others. It is frequently the characteristic that leads people to choose the role of helper,

especially as a social worker, counselor, or other type of professional helper. This ability

is, in turn linked to one's susceptibility to Emotional Contagion, described as

experiencing the feelings of the sufferer as a function of exposure to the sufferer. This is

similar to the feelings of being "swept up" in the emotion of the victim/client. Continued

contact to the stress connected with exposure to a sufferer leads to Compassion Stress. At

this point, the helper literally feels the pain of those suffering.

Next, two major factors appear to make a significant impact in this process. A

Sense of Achievement is the extent to which the helper is satisfied with his or her efforts

to relieve the suffering member in need of help. The other factor is Dis-Association from

the suffering member. It is the sense that one has done all that can be done and means

"letting go" of the pain required to be compassionate. Inevitably, the level of compassion

stress experienced is associated with the degree to which the helper can dis-associate and

feel satisfied with his or her contributions.

Prolonged Exposure means an ongoing sense of responsibility for the care of the

sufferer and the suffering, over a protracted period of time. The sense of prolonged

exposure is associated with a lack of relief from the burdens of responsibility, the

inability to reduce the compassion stress experienced. This variable has been recognized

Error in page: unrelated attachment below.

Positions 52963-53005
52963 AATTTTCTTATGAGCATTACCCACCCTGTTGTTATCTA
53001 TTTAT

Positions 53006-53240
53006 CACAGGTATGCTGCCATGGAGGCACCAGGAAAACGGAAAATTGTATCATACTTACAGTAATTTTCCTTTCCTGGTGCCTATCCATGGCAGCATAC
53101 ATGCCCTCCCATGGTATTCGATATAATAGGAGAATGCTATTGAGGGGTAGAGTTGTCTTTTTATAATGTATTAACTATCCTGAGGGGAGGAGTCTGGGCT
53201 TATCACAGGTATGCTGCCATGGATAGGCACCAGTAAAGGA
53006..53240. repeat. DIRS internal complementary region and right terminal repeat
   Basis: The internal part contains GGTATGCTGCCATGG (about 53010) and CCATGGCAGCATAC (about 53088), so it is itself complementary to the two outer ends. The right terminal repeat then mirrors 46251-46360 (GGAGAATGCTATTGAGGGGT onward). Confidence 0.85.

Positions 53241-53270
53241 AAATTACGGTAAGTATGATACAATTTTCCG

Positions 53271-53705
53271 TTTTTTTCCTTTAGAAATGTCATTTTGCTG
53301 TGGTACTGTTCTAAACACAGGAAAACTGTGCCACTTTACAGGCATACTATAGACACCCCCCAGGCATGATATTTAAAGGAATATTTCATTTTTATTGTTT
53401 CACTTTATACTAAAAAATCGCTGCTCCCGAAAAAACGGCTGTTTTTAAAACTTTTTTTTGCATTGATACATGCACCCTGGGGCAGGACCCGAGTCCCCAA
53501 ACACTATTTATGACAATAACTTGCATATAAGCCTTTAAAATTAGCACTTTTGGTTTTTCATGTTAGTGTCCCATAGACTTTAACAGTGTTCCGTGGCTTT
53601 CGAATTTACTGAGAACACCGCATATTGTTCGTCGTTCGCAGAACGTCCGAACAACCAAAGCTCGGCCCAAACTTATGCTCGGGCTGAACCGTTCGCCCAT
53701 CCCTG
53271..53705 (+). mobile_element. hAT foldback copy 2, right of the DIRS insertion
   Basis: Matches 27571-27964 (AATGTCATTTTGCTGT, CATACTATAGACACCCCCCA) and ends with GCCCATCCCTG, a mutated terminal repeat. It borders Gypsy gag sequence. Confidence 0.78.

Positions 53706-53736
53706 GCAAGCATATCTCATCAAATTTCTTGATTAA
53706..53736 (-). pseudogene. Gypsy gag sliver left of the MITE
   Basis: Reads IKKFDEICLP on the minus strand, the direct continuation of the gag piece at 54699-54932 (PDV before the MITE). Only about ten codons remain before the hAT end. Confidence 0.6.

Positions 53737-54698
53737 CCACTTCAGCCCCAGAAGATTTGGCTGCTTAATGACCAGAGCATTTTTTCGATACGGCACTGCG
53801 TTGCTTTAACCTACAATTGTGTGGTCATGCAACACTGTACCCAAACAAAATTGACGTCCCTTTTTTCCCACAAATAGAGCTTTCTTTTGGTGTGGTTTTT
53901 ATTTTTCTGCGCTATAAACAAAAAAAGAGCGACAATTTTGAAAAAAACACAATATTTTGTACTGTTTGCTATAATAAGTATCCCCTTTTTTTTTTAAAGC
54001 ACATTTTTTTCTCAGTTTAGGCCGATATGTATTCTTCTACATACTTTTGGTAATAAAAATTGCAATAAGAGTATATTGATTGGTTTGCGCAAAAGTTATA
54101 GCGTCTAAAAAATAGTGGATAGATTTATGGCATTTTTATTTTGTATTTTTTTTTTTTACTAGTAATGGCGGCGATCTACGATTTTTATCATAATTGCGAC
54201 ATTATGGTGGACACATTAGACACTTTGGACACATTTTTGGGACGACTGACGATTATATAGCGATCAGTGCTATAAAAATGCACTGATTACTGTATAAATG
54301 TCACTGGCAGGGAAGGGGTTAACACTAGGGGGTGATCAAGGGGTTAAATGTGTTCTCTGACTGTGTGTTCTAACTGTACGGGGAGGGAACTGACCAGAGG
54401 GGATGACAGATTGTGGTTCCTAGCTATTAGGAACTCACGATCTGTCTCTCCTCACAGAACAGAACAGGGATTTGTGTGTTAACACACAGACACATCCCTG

in long-term family caregivers, often adult daughters of the elderly who become "burned

out" by the constant care requirements. This inevitably leads to Compassion Fatigue,

defined as a state of exhaustion and dysfunction—biologically, psychologically, and


socially—as a result of the prolonged exposure to compassion stress and all that it

evokes. It is a form of burnout (Figley, 1998).

Burnout

Burnout is defined as a syndrome or a state of physical, emotional, and mental

exhaustion, as well as cynicism towards one’s work in response to chronic organizational

stressors. The emotional exhaustion, one of the more extreme varieties of work-related

strain, manifests itself in employees as a general loss of feeling, concern, trust, interest,

and/or spirit. Employees’ emotional resources become depleted and they no longer feel

able to give of themselves at a psychological level. The emotional exhaustion dimension

of burnout relates to feeling depressed, trapped, and hopeless. Family and friends become

just one more demand on them in terms of time, patience, and of their resilience to this

pressure (Reichel & Neumann, 1993).

Social work services are usually provided in an organizational setting. Thus the

organizational design that constitutes role structure, power structure, or rule structure has

a great effect on job stress and burnout. In particular, conflicting, incompatible, or unclear

expectations about one’s professional role within an organization have been identified as

being responsible for job strain in human services areas. In addition, social workers carry

a variety of inherent stressors such as: untreatable, combined problems; hard-to-reach

clients; sometimes unobservable outcomes of their work; and diminishing resources.